And the spin goes on
by Anthony Cherniawski, The Practical Investor, LLC | April 23, 2010Print
Compare the U.S. Census Report… “New orders for manufactured durable goods in March decreased $2.2 billion or 1.3 percent to $176.7 billion, the U.S. Census Bureau announced today. This decrease followed three consecutive monthly increases, including a 1.1 percent February increase. Excluding transportation, new orders increased 2.8 percent. Excluding defense, new orders decreased 1.2 percent.”
To the Bloomberg news article…“Orders for durable goods excluding transportation surged in March by the most since the recession began in December 2007, adding to evidence the U.S. recovery is broadening and strengthening.
The 2.8 percent increase in bookings for goods meant to last at least three years, excluding cars and aircraft, was four times larger than the median forecast of economists surveyed by Bloomberg News, figures from the Commerce Department showed today in Washington. Total orders unexpectedly dropped 1.3 percent, depressed by a 67 percent plunge in demand for commercial aircraft that is often volatile.” It’s all in the spin.
The Wall Street reform bill headed for a test vote on the Senate floor Monday night will allow the Federal Reserve to continue to pump trillions of dollars into major banks largely in secrecy, the co-author of House language that would open the central bank to an audit charged in a memo to the Senate.
"The Senate has a provision in its reform bill that purports to audit the Fed. But, it really doesn't do anything of the sort. I'm going to run down the details for you, and reprint the legislative language so you can read it yourself," writes Rep. Alan Grayson (D-Fla.).
The incredible world of government interference.
-- American Banking News opines: It’s incredible to me to see the U.S. government take taxpayer money, use it absolutely to not allow this giant bank to fail, then turn around after bailing it out and putting a huge portion of what Citigroup owes them in common shares of the company, then manipulating their position in the company in an effort to inflate the share price of Citigroup in order to make a huge profit. If this was being done by a private company I wonder if there would be any screaming and hollering over what was being done? I wonder if there would be any investigations?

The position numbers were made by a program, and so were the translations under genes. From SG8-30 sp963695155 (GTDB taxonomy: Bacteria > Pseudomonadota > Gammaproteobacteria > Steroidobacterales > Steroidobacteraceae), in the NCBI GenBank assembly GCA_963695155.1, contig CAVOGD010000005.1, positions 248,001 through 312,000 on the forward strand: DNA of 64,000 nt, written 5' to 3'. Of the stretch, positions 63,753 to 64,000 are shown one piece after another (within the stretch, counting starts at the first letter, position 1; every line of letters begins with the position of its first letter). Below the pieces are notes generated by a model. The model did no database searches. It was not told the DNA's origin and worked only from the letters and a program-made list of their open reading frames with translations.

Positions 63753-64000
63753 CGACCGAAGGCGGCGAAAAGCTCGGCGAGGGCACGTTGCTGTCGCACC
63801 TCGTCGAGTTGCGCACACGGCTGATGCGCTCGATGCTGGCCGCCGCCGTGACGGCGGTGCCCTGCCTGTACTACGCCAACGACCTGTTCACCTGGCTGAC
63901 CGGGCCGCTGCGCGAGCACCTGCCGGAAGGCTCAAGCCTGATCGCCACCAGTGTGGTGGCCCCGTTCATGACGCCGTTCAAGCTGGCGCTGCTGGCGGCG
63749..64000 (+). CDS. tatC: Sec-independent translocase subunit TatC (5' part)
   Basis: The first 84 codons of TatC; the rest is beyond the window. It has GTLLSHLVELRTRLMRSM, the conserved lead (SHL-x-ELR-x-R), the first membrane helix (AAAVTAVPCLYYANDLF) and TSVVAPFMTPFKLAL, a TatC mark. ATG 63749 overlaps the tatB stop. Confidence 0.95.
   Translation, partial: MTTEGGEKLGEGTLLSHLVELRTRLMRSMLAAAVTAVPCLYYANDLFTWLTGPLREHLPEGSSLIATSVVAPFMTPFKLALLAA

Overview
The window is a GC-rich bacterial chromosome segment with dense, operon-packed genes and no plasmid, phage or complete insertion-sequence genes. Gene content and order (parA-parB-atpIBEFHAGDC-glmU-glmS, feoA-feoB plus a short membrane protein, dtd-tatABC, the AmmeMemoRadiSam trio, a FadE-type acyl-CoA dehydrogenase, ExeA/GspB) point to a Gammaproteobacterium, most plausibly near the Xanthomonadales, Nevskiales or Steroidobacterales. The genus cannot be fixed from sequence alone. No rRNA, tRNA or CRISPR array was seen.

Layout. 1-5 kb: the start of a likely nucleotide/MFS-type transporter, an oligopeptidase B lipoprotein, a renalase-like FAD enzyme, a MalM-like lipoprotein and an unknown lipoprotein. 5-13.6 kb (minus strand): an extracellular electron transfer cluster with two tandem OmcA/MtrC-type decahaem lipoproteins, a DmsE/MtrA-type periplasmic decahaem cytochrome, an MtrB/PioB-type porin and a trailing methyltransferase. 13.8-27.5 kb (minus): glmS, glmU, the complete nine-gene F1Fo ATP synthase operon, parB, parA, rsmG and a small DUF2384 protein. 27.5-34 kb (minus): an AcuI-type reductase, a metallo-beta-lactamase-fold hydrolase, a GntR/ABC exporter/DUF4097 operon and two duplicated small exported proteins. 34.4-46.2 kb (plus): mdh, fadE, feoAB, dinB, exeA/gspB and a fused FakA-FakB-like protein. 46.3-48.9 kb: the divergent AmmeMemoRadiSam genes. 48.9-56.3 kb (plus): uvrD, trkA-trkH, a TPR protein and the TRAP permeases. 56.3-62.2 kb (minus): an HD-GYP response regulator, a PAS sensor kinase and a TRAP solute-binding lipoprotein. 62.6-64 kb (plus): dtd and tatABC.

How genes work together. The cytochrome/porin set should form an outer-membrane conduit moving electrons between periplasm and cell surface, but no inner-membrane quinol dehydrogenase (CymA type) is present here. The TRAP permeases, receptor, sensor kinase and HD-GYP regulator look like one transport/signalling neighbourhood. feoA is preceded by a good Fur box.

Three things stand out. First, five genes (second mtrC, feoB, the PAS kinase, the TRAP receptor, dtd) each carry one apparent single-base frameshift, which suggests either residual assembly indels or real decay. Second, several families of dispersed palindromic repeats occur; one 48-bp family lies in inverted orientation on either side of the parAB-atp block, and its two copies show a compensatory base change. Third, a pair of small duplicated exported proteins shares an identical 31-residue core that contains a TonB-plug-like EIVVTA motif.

The rally in Treasury bonds doesn’t last.
--Treasuries headed for a weekly loss, snapping two weeks of gains, as signs the economy is improving and the government’s plans to sell a record amount of debt overshadowed concern Greece will default. Two-year notes were poised for the biggest weekly decline this month before government reports that economists said will show bookings for durable goods rose for a fourth month and new home sales ended four months of declines. The Treasury will sell a record $129 billion in notes next week, with the auctions to be held on four consecutive days beginning April 26.
Gold rises, but will it last?
-- Gold rose the most in two weeks after the dollar halted a six-session rally against the euro, boosting the appeal of the precious metal as an alternative investment. The euro rebounded from the lowest level in almost a year after Greece asked for a bailout from the European Union and the International Monetary Fund, easing concern that mounting debt will erode the value of the 16-nation currency.
Nikkei retreats even more.
-- Japanese stocks fell, capping its biggest weekly retreat in almost three months, on concern swelling government debt will derail the global economic recovery. The Nikkei 225 fell 0.3 percent to close at 10,914.46 in Tokyo. The broader Topix index was little changed at 978.20, with almost twice as many shares rising as declining. Fitch Ratings said yesterday that Japan’s swelling debt may put “downward pressure” on the nation’s sovereign AA-rating.
China wants to tax third houses.